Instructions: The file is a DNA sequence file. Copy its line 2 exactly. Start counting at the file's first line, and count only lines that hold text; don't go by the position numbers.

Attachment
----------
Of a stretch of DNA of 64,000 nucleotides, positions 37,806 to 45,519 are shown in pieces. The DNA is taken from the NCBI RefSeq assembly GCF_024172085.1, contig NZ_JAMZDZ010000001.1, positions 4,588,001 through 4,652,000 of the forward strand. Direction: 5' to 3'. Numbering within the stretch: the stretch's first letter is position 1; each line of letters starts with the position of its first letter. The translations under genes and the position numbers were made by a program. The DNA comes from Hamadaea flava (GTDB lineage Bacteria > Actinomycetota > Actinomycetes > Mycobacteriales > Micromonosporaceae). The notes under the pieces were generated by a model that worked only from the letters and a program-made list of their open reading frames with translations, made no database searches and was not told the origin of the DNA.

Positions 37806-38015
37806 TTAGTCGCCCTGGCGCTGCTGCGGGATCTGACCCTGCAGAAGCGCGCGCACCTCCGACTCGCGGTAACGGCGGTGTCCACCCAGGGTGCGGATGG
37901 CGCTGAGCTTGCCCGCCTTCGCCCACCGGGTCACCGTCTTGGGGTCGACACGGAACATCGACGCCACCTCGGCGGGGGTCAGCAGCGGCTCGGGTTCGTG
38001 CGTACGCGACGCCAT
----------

Positions 37806-38015